Unsettled baby- is this reflux? Five tips to consider when you think your baby may have reflux.

 In Family Friendly, Uncategorized

Please note: This article is based on personal experience only and does in no way constitute medical advice. Please seek out medical advice as appropriate should you have concern’s about your baby’s health and wellbeing.

I hadn’t heard of reflux apart from a bit of indigestion before I had my second child- I guess I kind of had, in passing, but never really thought too much about it and how it may affect our family. What is reflux for a baby anyway?

Definition of Reflux according to Reflux Infants Support Association:

“The word reflux means to flow back or return; ‘gastro’ is a term related to stomach; and ‘oesophageal’ relates to the oesophagus (food pipe). Following this, the term ‘gastro-oesophageal reflux’ is where stomach contents (comprising food and stomach acid) flow back into the oesophagus”.

Our first baby – textbook perfect

Just to give a bit of background….my first child was the perfect baby. How lucky were we?! Sure, he did all the normal baby stuff that we were warned to expect from a newborn. He soon settled into a routine of sleeping through the night, drinking milk and eating solids. He loved being around people, adapted to our lifestyle and was easygoing and happy.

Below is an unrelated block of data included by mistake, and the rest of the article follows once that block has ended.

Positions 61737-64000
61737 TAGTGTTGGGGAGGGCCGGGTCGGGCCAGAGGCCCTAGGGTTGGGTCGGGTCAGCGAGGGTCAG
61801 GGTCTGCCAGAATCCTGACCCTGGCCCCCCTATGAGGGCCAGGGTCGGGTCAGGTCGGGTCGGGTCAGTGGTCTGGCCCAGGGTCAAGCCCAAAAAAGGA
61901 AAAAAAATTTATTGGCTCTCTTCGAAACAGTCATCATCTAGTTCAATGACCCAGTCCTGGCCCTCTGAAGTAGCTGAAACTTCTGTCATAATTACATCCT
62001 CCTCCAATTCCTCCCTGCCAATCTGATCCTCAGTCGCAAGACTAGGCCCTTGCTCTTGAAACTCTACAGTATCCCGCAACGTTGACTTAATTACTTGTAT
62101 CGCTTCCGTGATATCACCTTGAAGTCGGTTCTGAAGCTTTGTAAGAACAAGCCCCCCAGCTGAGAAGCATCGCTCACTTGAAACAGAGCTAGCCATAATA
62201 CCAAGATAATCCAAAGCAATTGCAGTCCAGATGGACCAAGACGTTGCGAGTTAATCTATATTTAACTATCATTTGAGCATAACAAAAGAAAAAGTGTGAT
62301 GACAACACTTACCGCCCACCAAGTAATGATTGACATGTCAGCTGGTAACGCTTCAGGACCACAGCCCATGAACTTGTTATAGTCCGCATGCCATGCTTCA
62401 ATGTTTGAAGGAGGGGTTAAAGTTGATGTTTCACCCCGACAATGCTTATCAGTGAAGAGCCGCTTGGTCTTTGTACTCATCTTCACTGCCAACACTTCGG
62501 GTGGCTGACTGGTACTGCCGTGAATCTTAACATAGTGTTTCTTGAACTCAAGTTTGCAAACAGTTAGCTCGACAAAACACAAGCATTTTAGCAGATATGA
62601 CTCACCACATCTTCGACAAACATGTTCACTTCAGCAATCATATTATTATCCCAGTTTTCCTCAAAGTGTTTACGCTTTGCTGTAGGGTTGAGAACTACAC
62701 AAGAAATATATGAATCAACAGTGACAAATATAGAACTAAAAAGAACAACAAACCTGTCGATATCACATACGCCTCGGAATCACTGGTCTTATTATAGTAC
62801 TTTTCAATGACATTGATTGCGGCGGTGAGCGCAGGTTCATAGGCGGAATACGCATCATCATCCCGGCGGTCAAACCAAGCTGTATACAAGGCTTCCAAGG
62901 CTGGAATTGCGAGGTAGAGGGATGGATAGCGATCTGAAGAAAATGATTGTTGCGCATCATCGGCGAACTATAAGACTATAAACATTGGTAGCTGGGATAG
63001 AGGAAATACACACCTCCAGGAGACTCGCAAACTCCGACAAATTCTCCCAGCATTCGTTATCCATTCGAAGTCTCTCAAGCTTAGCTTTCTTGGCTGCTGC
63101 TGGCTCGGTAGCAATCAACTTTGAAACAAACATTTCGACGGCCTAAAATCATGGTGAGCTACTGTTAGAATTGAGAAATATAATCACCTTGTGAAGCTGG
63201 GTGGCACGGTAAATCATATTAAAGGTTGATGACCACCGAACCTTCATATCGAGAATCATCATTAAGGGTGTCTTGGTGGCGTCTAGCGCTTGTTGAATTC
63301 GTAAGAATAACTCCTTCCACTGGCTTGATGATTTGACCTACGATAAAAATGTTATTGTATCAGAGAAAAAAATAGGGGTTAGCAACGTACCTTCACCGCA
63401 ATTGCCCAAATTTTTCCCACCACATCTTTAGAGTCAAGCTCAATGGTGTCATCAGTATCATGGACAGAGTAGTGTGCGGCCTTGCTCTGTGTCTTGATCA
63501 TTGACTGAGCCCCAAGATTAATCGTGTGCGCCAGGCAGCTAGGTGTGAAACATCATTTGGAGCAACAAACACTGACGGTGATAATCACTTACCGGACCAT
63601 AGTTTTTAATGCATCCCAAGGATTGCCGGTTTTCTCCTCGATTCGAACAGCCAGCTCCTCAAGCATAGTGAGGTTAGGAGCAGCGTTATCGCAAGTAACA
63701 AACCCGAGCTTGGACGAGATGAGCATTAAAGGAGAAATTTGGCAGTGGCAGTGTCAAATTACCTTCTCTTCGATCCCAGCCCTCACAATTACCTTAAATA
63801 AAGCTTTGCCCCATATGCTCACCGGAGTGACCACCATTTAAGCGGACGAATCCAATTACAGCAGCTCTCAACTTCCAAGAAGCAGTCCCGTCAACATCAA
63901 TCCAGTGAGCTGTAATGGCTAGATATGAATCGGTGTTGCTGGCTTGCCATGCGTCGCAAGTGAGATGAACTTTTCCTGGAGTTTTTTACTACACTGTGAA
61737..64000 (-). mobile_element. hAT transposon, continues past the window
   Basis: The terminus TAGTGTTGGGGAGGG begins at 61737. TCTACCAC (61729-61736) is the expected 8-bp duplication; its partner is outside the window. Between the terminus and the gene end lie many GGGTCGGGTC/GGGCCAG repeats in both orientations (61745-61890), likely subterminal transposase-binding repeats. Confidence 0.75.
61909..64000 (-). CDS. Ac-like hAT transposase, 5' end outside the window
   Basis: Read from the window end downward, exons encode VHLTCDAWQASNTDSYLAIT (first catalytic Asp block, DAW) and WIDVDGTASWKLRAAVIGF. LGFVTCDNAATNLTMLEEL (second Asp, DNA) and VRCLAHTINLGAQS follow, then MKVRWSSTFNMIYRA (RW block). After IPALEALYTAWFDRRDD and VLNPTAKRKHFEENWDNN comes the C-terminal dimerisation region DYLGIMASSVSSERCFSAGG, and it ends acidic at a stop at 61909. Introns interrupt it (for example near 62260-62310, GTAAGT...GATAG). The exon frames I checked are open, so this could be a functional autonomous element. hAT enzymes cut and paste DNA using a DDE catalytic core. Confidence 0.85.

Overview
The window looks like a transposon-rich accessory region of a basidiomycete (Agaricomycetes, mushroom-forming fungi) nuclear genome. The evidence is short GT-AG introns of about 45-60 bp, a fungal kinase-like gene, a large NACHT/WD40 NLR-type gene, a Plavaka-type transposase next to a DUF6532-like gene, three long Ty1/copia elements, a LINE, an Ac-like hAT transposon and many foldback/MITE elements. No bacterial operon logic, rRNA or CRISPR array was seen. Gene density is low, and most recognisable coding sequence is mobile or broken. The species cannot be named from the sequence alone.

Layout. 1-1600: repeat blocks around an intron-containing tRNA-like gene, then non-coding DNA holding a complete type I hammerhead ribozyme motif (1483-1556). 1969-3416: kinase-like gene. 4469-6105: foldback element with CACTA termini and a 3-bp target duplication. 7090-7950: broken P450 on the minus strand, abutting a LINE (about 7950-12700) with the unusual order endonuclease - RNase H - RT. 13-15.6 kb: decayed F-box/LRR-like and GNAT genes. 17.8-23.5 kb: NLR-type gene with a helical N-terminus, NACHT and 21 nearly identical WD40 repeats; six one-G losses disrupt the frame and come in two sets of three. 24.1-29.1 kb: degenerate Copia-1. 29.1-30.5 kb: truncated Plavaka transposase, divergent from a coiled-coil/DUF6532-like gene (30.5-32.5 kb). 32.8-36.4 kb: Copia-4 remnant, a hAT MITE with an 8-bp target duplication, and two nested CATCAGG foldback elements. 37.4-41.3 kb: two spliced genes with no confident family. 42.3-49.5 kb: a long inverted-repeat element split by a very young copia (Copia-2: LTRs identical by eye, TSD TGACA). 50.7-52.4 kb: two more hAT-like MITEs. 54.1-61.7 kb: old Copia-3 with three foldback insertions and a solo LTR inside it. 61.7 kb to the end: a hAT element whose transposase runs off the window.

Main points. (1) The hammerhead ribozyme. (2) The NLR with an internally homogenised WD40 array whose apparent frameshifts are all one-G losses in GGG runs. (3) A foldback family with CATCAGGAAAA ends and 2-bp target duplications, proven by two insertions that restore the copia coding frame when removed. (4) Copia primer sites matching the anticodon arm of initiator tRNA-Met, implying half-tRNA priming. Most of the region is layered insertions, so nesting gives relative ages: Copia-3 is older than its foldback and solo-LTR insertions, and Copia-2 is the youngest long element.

Second child – signs of reflux

Three and a half years later……enter our second child…a little girl. Hubby and I were feeling fairly confident we knew what to expect given our cruisy first experience…..it couldn’t be too different, could it? We were all over this….

It soon became apparent to us that it was not all about the cute newborn baby pics!! After bringing our daughter home it soon became clear there was something different going on. I was breastfeeding her and no matter how much I tried to feed her, she didn’t ever seem to settle.

We would try to hold her upright to burp her but she would often scream and writhe and seem to be in pain. She also vomited up milk….all the time and sometimes it projected across the room.